America Is It

State Department and Customs and Border Protection, take note. Leave it to Coca-Cola, the preeminent American brand, to get so much right in 60 seconds during the Super Bowl. The short spot is the song “America the Beautiful” cut between a variety of scenes of family and friends from different cultural backgrounds enjoying themselves in the natural beauty of this country, in cities and at home. With slight edits (to remove the product placement) this could easily be played at every port of entry in the country.

What really sets this spot apart is the seamless weaving of our emotional national ode sung in several different languages — Spanish, Hindi, Tagalog, Hebrew, Arabic, to name a few. (If you visit the Youtube page with the videos you can learn about the “making of” with the many people who helped sing this multi-linguistic version of the classic hymn.)

It’s hard not to be moved by the music and the subtle message of the change in language (although there are the haters) which speaks more clearly than any argument I’ve ever made that America the beautiful is made up not so much of people ticking those ridiculously confining ethnic or racial boxes  but people who speak different languages. And somehow, for the most part, we make it work better than any other country on the planet. That’s something to celebrate and to emulate, not to disparage and denounce.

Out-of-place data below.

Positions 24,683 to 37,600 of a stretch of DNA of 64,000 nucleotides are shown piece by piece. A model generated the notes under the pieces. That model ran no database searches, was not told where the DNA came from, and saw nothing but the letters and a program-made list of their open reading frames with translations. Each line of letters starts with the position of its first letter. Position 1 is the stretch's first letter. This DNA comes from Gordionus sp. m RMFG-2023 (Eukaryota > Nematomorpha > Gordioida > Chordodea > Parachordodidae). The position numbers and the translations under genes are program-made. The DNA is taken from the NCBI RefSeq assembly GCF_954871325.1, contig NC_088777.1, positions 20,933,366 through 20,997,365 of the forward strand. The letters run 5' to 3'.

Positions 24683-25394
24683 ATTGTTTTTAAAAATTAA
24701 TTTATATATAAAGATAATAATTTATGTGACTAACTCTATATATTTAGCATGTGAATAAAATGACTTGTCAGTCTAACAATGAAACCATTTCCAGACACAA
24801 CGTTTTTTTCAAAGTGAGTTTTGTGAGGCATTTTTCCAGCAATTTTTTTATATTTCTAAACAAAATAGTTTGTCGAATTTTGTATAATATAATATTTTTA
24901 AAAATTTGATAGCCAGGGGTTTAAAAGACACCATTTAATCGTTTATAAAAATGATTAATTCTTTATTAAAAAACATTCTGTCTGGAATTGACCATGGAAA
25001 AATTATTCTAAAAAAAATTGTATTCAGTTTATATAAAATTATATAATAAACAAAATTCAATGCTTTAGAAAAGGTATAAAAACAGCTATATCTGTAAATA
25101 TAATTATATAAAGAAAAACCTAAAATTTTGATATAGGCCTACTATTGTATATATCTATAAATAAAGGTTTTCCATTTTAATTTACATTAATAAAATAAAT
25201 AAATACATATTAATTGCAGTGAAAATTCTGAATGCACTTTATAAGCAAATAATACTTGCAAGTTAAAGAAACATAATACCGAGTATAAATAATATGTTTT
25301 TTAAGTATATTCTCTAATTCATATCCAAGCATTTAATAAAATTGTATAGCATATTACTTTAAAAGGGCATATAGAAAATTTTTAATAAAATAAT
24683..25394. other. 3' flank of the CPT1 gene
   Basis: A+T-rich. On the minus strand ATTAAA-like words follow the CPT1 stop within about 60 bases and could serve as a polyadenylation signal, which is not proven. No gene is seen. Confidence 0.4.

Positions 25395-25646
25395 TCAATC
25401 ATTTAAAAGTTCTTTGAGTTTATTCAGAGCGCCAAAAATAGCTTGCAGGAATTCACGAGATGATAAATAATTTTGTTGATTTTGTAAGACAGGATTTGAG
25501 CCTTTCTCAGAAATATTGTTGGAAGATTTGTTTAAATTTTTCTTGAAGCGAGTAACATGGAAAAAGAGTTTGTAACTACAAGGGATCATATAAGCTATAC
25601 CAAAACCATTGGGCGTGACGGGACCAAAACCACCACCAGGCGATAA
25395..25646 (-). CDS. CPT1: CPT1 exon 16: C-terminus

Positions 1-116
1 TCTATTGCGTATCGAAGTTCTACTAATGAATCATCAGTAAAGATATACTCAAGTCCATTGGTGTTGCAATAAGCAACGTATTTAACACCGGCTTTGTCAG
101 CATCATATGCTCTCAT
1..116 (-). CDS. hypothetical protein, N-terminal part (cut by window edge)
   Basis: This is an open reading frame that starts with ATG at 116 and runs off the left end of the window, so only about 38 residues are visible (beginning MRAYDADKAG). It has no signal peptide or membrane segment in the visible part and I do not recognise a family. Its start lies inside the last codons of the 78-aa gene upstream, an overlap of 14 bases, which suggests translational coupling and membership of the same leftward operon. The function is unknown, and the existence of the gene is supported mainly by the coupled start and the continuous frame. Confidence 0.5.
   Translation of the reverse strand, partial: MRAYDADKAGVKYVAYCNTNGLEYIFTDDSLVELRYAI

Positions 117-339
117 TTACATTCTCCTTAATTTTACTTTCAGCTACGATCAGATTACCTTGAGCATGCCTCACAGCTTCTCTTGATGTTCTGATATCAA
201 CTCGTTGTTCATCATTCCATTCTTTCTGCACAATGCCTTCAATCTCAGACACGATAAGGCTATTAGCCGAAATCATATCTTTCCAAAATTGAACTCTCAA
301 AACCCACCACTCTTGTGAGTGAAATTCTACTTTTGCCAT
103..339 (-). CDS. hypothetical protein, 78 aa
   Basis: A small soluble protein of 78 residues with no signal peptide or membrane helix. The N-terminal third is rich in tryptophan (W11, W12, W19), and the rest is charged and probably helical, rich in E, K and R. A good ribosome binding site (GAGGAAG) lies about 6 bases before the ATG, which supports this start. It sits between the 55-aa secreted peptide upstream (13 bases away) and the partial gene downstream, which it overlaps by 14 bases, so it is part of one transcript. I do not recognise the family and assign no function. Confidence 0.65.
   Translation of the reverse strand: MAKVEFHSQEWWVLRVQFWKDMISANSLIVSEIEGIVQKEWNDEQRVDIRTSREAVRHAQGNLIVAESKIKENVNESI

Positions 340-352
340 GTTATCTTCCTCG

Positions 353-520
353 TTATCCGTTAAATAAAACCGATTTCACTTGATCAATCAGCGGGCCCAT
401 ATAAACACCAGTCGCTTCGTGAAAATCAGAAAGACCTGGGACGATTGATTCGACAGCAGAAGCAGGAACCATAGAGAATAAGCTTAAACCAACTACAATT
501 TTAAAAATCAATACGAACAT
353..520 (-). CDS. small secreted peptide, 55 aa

I’ve also written before about the effectiveness of advertisements and what we can learn from them for effective public diplomacy. Coke once taught the world to sing and I think this spot is even more effective than that famous advertisement. It’s more than enough to make the whole world smile.

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About James Thomas Snyder

U.S. Foreign Service Officer, writer, translator and former NATO and U.S. Congressional staffer. All opinions expressed here are my own. My work has appeared in the International Herald Tribune, Military Review, Joint Force Quarterly, Internationale Politik, Dissent, The New York Times and Los Angeles Times, among other publications. In 2013, Palgrave-MacMillan published my book, The United States and the Challenge of Public Diplomacy. In 2004, TAMU press published my translation of Pierre Hazan's Justice in a Time of War, a history of the Yugoslav war crimes tribunal in 2004. I earned a joint JD-MA from American University in 2001 and a BA from UCLA in 1995. I also studied European and international law at the University of Paris X-Nanterre and international security at Meiji Gakuin University in Yokohama, Japan.
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